Living On a Budget: The Basics
Who hasn’t fallen prey to the mantra: “treat yourself”? While splurging every now and then can be a fun way to practice self-care, the perks to indulging are short-lived. Overspending can quickly become a habit that causes more stress than contentment.
Learning how to budget and save money is an important life skill that will give you peace of mind and allow you to accomplish more in the long term. The financial freedom you gain through budgeting will help you to pursue education, choose a fulfilling career, build a family and invest in your future.
There are many different programs and philosophies when it comes to how to start a budget, and looking into your options will help you pick the best one for you. If you’re not ready to jump head-first into a program and are just looking for an overview, this article will show you the basics for how to establish a budget.
Think big picture
Start by taking some time to reflect on where you envision yourself in five, 10 or 15 years. Do you want to be working as the head of a company, have a family, work part-time or own your dream car? Where do you need to be financially to make those dreams a reality? Having an endpoint in mind will give purpose to your efforts and motivate you when you are faced with difficult budgeting decisions.
Thinking big picture should help you to identify what is important now and help you to set both long and short-term goals. Having concrete goals will help you prioritize how to budget money and give you a sense of pride when you reach those milestones.
Use the acronym SMART (specific, measurable, achievable, relevant, and timely) when setting goals and make sure to write them down and have them somewhere you will see them regularly, like on your fridge or on a note in your wallet.
Short and long-term goals
Short-term goals are likely going to be daily, weekly or monthly objectives that deal with habitual spending habits. Short-term goals will typically emphasize cutting out unnecessary purchases to save money. An example of a short-term goal could be cutting your eating-out budget by ten dollars this week.
Long-term goals are goals you want to achieve over the course of a year or more. Big purchases like cars, housing and loans fit into this category. A long-term goal might be to pay off student debt within five years or save $10,000 for a down payment on a house.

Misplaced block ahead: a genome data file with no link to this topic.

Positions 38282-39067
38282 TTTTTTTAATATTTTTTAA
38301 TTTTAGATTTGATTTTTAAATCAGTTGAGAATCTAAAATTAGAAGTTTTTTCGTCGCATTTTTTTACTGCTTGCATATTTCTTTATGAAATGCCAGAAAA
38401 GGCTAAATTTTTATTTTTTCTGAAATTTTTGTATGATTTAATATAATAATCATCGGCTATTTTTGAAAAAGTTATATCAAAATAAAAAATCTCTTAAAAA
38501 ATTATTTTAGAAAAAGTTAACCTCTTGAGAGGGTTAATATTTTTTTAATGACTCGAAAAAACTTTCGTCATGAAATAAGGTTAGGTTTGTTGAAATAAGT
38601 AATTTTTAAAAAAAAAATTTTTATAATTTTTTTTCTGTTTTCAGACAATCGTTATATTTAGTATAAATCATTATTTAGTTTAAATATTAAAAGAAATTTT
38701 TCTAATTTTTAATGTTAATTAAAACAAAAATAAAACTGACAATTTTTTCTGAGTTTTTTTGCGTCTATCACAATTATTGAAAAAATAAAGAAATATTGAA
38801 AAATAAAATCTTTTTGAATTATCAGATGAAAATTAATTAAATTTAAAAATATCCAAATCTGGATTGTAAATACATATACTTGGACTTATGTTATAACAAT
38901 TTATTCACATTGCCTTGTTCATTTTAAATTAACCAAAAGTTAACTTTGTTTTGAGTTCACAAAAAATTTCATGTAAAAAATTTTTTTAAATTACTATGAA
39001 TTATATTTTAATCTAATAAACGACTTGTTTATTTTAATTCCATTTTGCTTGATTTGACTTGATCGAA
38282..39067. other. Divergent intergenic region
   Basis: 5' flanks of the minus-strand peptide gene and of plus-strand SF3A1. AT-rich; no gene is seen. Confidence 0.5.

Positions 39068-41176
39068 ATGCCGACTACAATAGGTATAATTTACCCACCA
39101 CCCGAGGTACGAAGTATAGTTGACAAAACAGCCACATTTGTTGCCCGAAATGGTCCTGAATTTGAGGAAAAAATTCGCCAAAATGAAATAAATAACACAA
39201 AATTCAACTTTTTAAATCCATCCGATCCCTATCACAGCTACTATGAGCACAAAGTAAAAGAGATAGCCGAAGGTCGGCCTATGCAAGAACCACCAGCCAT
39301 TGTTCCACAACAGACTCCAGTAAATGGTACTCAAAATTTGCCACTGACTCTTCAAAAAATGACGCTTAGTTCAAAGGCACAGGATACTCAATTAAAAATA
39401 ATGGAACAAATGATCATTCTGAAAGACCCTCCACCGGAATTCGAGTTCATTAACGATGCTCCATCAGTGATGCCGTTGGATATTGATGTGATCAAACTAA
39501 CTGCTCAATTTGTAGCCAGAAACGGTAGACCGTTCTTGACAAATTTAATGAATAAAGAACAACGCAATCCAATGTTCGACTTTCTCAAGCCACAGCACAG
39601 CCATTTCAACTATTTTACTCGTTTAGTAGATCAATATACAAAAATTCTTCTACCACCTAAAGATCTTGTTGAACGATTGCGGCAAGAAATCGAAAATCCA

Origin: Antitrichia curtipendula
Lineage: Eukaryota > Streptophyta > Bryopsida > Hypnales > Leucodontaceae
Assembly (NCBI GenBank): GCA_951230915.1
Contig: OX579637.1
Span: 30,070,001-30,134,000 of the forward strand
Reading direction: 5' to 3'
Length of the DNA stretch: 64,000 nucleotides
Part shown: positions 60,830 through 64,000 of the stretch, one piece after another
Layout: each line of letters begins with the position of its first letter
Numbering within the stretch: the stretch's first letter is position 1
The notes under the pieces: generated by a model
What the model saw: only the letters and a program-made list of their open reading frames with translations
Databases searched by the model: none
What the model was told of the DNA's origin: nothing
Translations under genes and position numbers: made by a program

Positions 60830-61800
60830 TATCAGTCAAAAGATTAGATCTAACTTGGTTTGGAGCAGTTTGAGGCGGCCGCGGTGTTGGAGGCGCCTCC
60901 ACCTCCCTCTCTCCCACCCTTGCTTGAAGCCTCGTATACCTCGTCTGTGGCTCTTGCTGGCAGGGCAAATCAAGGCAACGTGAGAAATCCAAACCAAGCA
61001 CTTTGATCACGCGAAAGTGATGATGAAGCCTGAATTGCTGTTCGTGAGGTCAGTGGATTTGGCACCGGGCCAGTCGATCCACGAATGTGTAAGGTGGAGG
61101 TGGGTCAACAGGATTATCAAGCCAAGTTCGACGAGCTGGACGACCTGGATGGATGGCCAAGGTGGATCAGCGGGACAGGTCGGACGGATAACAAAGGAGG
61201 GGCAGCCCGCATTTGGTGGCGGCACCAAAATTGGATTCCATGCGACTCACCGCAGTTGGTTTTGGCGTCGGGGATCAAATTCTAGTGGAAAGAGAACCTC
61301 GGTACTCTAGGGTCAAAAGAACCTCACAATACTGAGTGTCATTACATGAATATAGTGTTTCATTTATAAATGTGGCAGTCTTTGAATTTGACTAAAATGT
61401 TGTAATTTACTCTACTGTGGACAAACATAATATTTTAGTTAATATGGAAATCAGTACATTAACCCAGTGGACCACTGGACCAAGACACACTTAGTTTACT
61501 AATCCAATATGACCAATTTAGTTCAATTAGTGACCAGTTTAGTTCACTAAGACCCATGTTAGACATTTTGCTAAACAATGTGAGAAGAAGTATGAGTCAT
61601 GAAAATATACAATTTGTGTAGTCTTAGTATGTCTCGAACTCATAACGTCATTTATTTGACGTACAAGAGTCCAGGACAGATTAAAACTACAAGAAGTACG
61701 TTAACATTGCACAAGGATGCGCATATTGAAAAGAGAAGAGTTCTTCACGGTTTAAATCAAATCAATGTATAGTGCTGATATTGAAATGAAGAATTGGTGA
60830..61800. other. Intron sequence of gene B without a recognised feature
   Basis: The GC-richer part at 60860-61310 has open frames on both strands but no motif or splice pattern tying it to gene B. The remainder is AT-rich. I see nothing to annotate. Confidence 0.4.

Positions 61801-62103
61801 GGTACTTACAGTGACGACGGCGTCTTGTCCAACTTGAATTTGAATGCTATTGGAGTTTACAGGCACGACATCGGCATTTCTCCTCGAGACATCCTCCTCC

Short-term goals help us to achieve little victories that serve to both inspire us, and build toward bigger change over time. Although a short-term goal may seem irrelevant in the grand scheme of budgeting, putting that 10 dollars a week into savings will get you $2,600 closer to being debt-free over five years’ time, just by cutting out two frivolous coffee stops.
Write a budget
One of the most daunting financial tasks can be learning how to set up a budget. There are limitless apps and online templates for writing a budget, and if you’re hoping to save money this is a crucial step. Figure out your monthly income and expenses and organize your budget by category.
Categorize expenses by housing, utilities, gas, eating out, groceries, clothes, etc. You can find these figures by looking over last month’s expenses, or by averaging out the last few items. Having an awareness of your typical monthly expenses will allow you to create a budget that is realistic, and therefore more likely to be followed. After drafting a budget, have a system to track your monthly expenses and check often to see if you’re sticking to your plan.
Prioritize spending on necessities
There are definitely some non-negotiables in budgeting. Housing, health insurance, groceries and so on are not items you can cut from your expenses. There are strategies for how to eat healthy on a budget, too, so don’t cut out things that truly promote your well-being.
Don’t make yourself miserable
Living on a diet of bread and water might save you a few dollars, but it’s not sustainable. A stingy budget could save you a lot of money at first, but if the experience is agonizing you’re not going to keep with it. Make a realistic budget for yourself and change habits slowly.
Intentionally allowing small rewards for sticking to a budget is a much better route that will leave you feeling proud of your progress, instead of guilty about spending. For example, for each month of successful budgeting allow yourself one purchase as a reward. Budget for the reward too, of course, but overall a budget should feel liberating because you can purchase that reward in good conscience.
Learning how to budget your money will give you the freedom to live a satisfying and comfortable life. Although it sounds difficult, the alternative is much worse. Save yourself the crippling limits of bad money management and invest in your future. Budgeting can give you peace of mind and eliminate unnecessary stress in your life.
Financial freedom is a lot like freedom from substance use. The road may be rocky, but the end result is well worth the journey. If you’re seeking a satisfying life and are ready to leave substances behind, consult Real Recovery Clinical Services in Asheville, North Carolina. Experienced professionals can help you to kick your addiction, and will help to set you up for success in all areas of your life, including how to create a budget. Call (855) 363-7325 today, to take your first steps toward recovery and responsible financing today.
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